Ruins of Nagasaki, Japan, after it was hit by an atomic bomb on Aug. 9, 1945. This image was taken from a hillside opposite the Nagasaki Hospital in October 1945. (Photo from Everett Collection vi shutterstock.com)

“Freedom!” A cry of suffering that can be heard from Nagasaki even today. In 1945, on that fateful 9 August, three days after Hiroshima was razed to the ground with the terrible nuclear bomb, the port city of Nagasaki met with the same inhuman tragedy. It was not on the original list of cities, that were meant to be bombed by the US and their allies. It was apparently a last minute inclusion. Being a shipbuilding center, it was the very industry intended for destruction. The bomb was dropped at 11:02 a.m., 1,650 feet above the city. The explosion unleashed the equivalent force of 22,000 tons of TNT. The hills that surrounded the city did a better job of containing the destructive force, but the number killed is estimated at anywhere between 60,000 and 80,000 (exact figures are impossible, the blast having obliterated bodies and disintegrated records).

The pain, the suffering, the destruction and the death will forever remain etched in human memory. The nuclear bomb had to be abhorred. Japan soon surrendered unconditionally. World War II ended some weeks later and the world said “Never Again!” But today, the world still desperately yearns for non-violence and peace which spells “Freedom!”

“Freedom!” are what the world’s indigenous peoples have been celebrating all their lives. Today, the “International Day of the World’s Indigenous Peoples” focused on the theme “The Role of Indigenous Women in the Preservation and Transmission of Traditional Knowledge.” Indigenous women are the backbone of indigenous peoples’ communities and play a crucial role in the preservation and transmission of traditional ancestral knowledge. They have an integral collective and community role as carers of natural resources and keepers of scientific knowledge. Many indigenous women are also taking the lead in the defense of lands and territories and advocating for indigenous peoples’ collective rights worldwide.

Women of Paniya community in Kerala (Photo by Shagil Kannur, CC BY-SA 4.0)

The significance of indigenous peoples’ traditional knowledge is widely acknowledged “Long before the development of modern science, which is quite young, indigenous peoples have developed their ways of knowing how to survive and also of ideas about meanings, purposes and values.”

Sadly, in India, whilst there is plenty of lip service, Adivasis are not given their legitimate rights and freedom. The late Father Stan Swamy accompanied the Adivasis in their relentless struggle for identity and dignity, for the jal, jungle aur jameen, which is systematically being denied to them by the powerful and other vested interests. The Adivasis are the original inhabitants of the land and what they demand today are their legitimate rights to live in a society based on justice, equality and fraternity and in “Freedom.”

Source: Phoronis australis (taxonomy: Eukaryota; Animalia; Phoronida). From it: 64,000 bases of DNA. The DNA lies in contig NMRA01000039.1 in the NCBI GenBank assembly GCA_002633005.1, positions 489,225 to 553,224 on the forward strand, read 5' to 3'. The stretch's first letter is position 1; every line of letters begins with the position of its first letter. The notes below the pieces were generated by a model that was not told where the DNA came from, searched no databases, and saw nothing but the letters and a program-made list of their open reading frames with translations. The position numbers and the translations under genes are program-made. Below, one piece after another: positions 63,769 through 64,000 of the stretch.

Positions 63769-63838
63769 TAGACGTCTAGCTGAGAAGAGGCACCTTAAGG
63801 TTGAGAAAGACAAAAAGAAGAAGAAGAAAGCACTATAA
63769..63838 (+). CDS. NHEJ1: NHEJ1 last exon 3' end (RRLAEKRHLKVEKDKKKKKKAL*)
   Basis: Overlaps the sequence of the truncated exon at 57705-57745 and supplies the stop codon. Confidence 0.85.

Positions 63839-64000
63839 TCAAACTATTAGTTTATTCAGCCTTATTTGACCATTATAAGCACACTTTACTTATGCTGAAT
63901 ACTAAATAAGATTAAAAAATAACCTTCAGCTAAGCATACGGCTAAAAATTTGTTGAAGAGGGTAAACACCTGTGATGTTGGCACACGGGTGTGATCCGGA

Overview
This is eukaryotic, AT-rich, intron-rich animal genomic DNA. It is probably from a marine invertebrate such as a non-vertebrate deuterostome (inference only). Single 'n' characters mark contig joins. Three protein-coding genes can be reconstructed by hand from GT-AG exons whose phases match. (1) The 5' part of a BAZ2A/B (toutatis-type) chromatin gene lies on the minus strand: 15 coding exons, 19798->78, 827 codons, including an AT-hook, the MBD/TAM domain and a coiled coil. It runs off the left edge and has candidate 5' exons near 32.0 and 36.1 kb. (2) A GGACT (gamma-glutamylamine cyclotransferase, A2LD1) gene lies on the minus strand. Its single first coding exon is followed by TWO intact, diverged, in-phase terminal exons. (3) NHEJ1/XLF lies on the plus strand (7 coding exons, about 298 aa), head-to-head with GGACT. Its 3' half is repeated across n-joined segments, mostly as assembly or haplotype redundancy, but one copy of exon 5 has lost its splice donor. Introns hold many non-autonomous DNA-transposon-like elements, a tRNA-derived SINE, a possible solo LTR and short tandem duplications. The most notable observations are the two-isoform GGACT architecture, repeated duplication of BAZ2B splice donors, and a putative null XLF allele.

“Freedom!” is what the first month Muharram in the Islamic Calendar is all about. The 10th of Muharram or Ashura holds great significance among Muslims. Coincidentally this year’s Ashura in India was on 9 August. For the Shias, Ashura is the date when Imam Hussain was martyred. On the other hand, the Sunnis, commemorate Ashura as the day that Allah parted the Red Sea for Moses and his followers to escape from the ruthless pharaoh. The day is normally spent in prayer, fasting, penance (sometimes in the past devotees used to flog themselves in public during the Tazia processions. Today donating one’s blood is encouraged. The fact is the day becomes important for atonement, forgiveness, and even reconciliation. All these are requisites for meaningful “Freedom.”

Shiite Muslim mourners flagellate themselves on the tenth day of Ashura during the Islamic month of Muharram, commemorating the seventh century killing of Prophet Mohammed’s grandson Imam Hussein in Chennai on August 9, 2022. (Photo by Arun Sankar / AFP)

August ninth therefore, spells “freedom.” Something that became a reality for the people of India on 15 August 1947. Sadly, as we complete the 75th year of that Independence Day, this day (9 August) needs to become a motivating factor to one and all to work wholeheartedly for an India that commits itself to a society that is more inclusive, secular and pluralistic and based on truth, justice, liberty, equality, dignity and fraternity of all. A freedom that is able to internalize and actualize the motto of our nation, “Satyameva Jayate!”

Father Cedric Prakash SJ is a human rights, justice, reconciliation and peace activist/writer. Contact: [email protected]